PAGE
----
Gold hovers near 2-week lowsComment on this story
Gold held around two-week lows on Monday, supported in part by benign inflation data from China and a modest decline in the dollar, although uncertainty over the outlook for US interest rates in particular tempered investor appetite for the metal.
Friday's US monthly employment report showed 80,000 workers were added to non-farm payrolls in June, close enough to expectations that investors had little conviction for aggressive bets one way or another on a third round of bond-buying.
Economists polled by Reuters now attach a 70 percent chance to the Federal Reserve's embarking on another multi-billion dollar round of quantitative easing or buying government bonds to lower borrowing costs. That estimate has increased from around 50 percent in late June.
Gold lost about 1 percent last week, under pressure from the persistent weakness in the euro, which has been driven to two-year lows by the ongoing debt crisis.
Spot gold was flat on the day at $1,582.90 an ounce by 13:55 SA time, having lost nearly 1 percent so far in July. Most active COMEX gold futures for August delivery were up 0.25 percent at $1,582.40.
Supporting gold, Chinese data for June showed the inflation rate undershot expectations, signalling prospects for more of a policy response by the central bank to stave off a slowdown.
Last week the People's Bank of China unexpectedly cut benchmark interest rates for the second time in a month, thereby creating a more favourable environment for investment in gold, at least in theory.
“The main thing that says to me is when inflation is poor, it encourages China to cut rates and stimulate the economy and I see that as good news for risk appetite,” Daniel Smith, an analyst with Standard Chartered, said.
“Gold carries the idea that it's a safe-haven, but in reality when everything else moves up, when liquidity improves, it tends to lift everything at the same time.”
China's annual consumer inflation eased more than expected to 2.2 percent in June from 3.0 percent in May, creating more room for the central bank to ease policy to bolster economic growth.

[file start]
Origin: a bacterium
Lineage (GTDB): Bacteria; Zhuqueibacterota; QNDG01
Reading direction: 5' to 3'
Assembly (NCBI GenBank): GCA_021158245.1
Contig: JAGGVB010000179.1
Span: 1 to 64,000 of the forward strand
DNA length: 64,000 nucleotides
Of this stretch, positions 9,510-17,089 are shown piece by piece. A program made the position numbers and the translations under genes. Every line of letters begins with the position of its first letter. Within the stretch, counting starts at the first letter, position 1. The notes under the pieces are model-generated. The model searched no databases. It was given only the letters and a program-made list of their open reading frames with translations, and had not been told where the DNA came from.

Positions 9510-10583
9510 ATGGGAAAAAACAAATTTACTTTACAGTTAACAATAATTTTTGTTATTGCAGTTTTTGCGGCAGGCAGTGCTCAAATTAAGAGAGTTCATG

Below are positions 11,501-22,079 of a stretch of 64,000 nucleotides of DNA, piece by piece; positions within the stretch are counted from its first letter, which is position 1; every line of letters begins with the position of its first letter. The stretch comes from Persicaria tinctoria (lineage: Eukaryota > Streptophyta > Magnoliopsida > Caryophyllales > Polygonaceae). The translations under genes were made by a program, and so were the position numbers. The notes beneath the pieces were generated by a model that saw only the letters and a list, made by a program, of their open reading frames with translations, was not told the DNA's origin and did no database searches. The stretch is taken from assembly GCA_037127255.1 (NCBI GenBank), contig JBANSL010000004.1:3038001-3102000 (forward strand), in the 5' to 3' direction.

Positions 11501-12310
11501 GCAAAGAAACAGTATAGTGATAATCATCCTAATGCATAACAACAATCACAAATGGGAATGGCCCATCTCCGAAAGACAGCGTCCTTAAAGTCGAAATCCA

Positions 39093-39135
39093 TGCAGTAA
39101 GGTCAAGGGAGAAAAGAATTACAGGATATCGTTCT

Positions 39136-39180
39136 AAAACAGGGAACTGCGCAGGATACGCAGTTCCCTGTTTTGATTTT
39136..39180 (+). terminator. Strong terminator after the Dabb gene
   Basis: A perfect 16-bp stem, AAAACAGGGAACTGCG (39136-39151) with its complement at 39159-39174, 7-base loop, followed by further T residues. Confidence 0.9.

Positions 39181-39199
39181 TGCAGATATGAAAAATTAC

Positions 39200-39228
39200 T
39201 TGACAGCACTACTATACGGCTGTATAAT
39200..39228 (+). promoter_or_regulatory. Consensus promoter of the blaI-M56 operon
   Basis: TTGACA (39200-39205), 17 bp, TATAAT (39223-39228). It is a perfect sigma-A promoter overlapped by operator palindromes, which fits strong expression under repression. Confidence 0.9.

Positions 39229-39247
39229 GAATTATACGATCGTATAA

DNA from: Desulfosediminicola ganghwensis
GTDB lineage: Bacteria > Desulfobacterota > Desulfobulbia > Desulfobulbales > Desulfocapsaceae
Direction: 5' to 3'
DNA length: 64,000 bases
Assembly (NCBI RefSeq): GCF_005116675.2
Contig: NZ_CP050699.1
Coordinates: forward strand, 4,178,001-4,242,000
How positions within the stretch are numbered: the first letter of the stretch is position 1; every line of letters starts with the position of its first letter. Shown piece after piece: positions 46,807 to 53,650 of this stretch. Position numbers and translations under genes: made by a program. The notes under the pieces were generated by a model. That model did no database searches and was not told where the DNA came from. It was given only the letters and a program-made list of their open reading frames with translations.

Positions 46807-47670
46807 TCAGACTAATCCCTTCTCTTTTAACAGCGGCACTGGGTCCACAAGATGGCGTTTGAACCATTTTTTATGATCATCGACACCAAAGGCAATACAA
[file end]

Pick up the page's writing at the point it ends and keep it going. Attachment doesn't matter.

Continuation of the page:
The dollar eased by about 0.1 percent on the day against a basket of major currencies, thereby offering a degree of support to gold, which tends to rise in the face of dollar weakness as it becomes cheaper for non-US investors.
Demand for gold has retreated sharply over the course of 2012. Inflows of metal into exchange-traded funds have slowed to an average monthly pace of 250,000 ounces a month this year, compared with an average pace of 1.2 million ounces in 2011.
Data from the Commodity Futures Trading Commission last week showed speculators cut their holdings of gold futures by the largest amount in three months last week, by nearly 13.8 million ounces, which brought the net non-commercial futures position to a one-month low.
“The choppy price reaction following the employment numbers did not do gold any favours. It highlighted the yellow metal's ability to swing quite sharply, a quality that many participants find unattractive,” UBS analyst Edel Tully said.
“Some investors decided that the risks to holding gold in such an environment are too high, particularly with light liquidity feeding the likelihood for sharp knee-jerk reactions.”
In the latest from the euro zone, EU finance ministers were likely to grant Spain an extra year to reach a deficit target of 3 percent, according to three EU diplomats ahead of a meeting of ministers at which Spain's fiscal position would be discussed.
Euro-priced gold was flat on the day at 1,287.90 euros ($1,600) an ounce, having gained 2 percent so far this month.
In other precious metals, silver was up 0.3 percent at $27.13 an ounce, defying another decline in speculative investment.
The CFTC data last week showed the net-noncommercial silver futures position staged its ninth fall in 12 weeks last week, dropping by nearly 19.5 million ounces and hitting its lowest level since April 2003.
Platinum eased by 0.2 percent to $1,435.75 an ounce, while palladium rose by 1.0 percent to $578.75 an ounce. - Reuters